6. Richard Frensch, 2006. "Balassa-Samuelson, Product Differentiation and Transition," Working Papers 266, Institut für Ost- und Südosteuropaforschung (Institute for East and South-East European Studies).
  7. Peter Phillips & Hyungsik Moon, 2000. "Nonstationary panel data analysis: an overview of some recent developments," Econometric Reviews, Taylor & Francis Journals, vol. 19(3), pages 263-286.
  8. William T. Dickens & Lawrence F. Katz, 1987. "Inter-Industry Wage Differences and Theories of Wage Determination," NBER Working Papers 2271, National Bureau of Economic Research, Inc.
  9. Barry Eichengreen & Poonam Gupta, 2009. "The Two Waves of Service-Sector Growth," Working Papers id:1934, eSocialSciences.
  10. Marcel P. Timmer & Mary O’Mahony & Bart van Ark, 2007. "EU KLEMS Growth and Productivity Accounts: An Overview," International Productivity Monitor, Centre for the Study of Living Standards, vol. 14, pages 71-85, Spring.
  11. Caroline M. Betts & Timothy J. Kehoe, 2008. "Real Exchange Rate Movements and the Relative Price of Non-traded Goods," NBER Working Papers 14437, National Bureau of Economic Research, Inc.
  12. Josip Tica & Ivo Družić, 2006. "The Harrod-Balassa-Samuelson Effect: A Survey of Empirical Evidence," EFZG Working Papers Series 0607, Faculty of Economics and Business, University of Zagreb.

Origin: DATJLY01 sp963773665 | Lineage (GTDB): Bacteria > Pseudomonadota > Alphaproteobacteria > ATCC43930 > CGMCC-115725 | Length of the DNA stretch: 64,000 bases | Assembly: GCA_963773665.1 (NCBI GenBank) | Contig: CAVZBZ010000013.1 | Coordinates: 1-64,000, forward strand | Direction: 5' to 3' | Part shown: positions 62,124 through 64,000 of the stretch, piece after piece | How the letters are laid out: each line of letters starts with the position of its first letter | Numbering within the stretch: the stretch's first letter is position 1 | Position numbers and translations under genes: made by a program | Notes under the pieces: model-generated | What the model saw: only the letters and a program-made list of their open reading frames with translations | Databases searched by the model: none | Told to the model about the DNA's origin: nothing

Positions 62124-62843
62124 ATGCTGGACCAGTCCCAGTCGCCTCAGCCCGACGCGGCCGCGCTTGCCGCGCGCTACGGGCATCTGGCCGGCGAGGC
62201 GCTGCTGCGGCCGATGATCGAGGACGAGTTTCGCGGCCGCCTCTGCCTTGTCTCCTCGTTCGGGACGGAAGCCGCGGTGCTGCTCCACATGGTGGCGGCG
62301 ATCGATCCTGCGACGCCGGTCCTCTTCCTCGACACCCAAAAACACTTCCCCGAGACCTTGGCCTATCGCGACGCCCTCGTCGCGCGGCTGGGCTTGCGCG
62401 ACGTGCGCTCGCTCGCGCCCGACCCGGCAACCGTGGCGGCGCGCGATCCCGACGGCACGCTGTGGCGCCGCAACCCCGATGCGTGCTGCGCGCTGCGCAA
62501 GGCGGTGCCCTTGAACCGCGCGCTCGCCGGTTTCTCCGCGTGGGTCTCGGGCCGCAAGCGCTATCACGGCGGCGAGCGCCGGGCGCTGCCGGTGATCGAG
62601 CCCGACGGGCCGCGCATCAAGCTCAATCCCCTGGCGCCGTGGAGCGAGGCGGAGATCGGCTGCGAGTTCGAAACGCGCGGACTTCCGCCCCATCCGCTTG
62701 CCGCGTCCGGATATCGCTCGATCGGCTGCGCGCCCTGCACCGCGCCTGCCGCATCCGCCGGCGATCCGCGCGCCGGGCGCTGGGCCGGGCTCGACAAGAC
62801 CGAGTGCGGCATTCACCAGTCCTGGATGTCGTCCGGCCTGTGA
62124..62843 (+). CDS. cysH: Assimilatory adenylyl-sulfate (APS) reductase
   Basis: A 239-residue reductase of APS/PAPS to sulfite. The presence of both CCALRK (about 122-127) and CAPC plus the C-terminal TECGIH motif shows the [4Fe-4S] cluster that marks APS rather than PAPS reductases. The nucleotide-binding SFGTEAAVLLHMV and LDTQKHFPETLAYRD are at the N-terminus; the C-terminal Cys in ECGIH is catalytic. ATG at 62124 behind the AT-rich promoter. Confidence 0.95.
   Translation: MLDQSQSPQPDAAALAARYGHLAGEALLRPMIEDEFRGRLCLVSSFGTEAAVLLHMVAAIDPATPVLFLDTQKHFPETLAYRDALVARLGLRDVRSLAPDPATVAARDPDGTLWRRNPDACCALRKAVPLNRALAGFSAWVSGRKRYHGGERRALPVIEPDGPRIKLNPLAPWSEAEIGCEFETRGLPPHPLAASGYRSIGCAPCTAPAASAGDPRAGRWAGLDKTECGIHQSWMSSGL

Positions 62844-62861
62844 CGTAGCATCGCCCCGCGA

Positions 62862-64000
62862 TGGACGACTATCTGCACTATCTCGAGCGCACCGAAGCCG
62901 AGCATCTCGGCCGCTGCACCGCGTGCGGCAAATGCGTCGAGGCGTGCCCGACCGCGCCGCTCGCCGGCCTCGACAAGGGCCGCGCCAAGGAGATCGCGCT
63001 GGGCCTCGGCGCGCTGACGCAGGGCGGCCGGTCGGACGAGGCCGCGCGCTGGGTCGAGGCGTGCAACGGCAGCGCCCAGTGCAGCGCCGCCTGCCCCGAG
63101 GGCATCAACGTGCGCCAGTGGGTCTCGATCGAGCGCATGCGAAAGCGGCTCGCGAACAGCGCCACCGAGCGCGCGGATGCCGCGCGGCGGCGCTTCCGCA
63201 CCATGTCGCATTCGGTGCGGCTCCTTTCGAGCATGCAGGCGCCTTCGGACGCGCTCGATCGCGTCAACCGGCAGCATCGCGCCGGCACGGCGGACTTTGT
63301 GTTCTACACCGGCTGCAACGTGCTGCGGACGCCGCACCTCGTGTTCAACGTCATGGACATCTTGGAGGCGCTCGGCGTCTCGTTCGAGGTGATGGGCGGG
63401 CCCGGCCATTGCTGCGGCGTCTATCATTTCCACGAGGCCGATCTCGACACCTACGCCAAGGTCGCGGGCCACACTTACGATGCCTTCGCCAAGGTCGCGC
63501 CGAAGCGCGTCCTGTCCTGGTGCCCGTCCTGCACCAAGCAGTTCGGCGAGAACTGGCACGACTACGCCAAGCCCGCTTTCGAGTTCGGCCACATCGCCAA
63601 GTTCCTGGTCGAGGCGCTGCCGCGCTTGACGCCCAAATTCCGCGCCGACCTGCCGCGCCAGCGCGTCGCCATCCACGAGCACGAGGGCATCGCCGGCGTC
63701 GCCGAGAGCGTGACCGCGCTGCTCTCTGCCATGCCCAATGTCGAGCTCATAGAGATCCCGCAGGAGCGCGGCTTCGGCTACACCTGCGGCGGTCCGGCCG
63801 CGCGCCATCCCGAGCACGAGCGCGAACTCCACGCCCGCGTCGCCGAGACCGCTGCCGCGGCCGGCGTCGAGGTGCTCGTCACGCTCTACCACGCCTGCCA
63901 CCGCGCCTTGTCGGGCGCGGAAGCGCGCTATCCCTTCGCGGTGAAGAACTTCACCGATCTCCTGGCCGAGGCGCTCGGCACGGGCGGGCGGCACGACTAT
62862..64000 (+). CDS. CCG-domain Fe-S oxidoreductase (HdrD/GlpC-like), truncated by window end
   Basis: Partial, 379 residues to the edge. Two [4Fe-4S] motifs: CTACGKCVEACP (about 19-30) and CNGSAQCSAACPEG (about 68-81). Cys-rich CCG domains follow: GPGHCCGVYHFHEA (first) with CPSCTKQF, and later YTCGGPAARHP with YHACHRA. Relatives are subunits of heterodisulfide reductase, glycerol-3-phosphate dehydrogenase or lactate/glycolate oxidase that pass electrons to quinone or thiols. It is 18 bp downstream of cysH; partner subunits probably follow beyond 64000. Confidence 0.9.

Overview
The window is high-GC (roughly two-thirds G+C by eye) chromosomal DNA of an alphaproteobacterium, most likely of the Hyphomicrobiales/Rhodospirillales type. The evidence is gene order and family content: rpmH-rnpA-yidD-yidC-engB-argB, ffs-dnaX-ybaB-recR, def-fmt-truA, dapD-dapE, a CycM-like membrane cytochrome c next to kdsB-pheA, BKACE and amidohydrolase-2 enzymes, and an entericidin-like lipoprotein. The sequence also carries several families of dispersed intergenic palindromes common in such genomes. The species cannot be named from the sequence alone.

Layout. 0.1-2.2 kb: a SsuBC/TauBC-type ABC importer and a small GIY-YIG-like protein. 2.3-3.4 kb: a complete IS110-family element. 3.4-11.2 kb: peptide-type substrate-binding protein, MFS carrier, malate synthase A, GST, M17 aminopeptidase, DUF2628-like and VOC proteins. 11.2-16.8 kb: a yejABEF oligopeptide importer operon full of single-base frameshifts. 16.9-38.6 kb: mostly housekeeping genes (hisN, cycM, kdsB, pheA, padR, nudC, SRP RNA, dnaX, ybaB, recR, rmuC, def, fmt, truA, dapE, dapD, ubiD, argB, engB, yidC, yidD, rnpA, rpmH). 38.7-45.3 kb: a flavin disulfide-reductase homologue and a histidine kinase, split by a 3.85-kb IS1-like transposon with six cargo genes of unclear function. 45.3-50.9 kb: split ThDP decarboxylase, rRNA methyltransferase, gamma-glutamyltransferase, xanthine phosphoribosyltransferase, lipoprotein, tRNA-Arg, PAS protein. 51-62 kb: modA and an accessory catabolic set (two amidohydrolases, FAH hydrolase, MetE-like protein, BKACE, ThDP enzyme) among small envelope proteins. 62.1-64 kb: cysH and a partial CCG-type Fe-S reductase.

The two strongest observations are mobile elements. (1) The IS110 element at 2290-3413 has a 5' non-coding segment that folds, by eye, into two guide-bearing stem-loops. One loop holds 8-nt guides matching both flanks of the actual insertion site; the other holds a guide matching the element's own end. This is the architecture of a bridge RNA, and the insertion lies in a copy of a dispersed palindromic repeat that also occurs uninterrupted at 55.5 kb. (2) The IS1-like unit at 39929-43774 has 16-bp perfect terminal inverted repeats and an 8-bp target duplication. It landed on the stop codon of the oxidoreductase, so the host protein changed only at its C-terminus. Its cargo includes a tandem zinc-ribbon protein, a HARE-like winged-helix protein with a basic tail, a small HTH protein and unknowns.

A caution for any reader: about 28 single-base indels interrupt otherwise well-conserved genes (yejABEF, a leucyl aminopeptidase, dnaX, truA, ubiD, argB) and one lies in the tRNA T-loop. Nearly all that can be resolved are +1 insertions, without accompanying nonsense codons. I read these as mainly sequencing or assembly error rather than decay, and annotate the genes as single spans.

13. Berthold Herrendorf & Akos Valentinyi, . "The Balassa-Samuelson Hypothesis Forty Years Later," Working Papers 2180043, Department of Economics, W. P. Carey School of Business, Arizona State University.
  14. Summers, Robert & Heston, Alan, 1991. "The Penn World Table (Mark 5): An Expanded Set of International Comparisons, 1950-1988," The Quarterly Journal of Economics, MIT Press, vol. 106(2), pages 327-68, May.
Full references (including those not matched with items on IDEAS)

This item is not listed on Wikipedia, on a reading list or among the top items on IDEAS.

When requesting a correction, please mention this item's handle: RePEc:ost:wpaper:285. See general information about how to correct material in RePEc.

For technical questions regarding this item, or to correct its authors, title, abstract, bibliographic or download information, contact: (Ekaterina Selezneva)

If you have authored this item and are not yet registered with RePEc, we encourage you to do it here. This allows to link your profile to this item. It also allows you to accept potential citations to this item that we are uncertain about.

If references are entirely missing, you can add them using this form.

If the full references list an item that is present in RePEc, but the system did not link to it, you can help with this form.

If you know of missing items citing this one, you can help us creating those links by adding the relevant references in the same way as above, for each refering item. If you are a registered author of this item, you may also want to check the "citations" tab in your profile, as there may be some citations waiting for confirmation.

Please note that corrections may take a couple of weeks to filter through the various RePEc services.

This information is provided to you by IDEAS at the Research Division of the Federal Reserve Bank of St. Louis using RePEc data.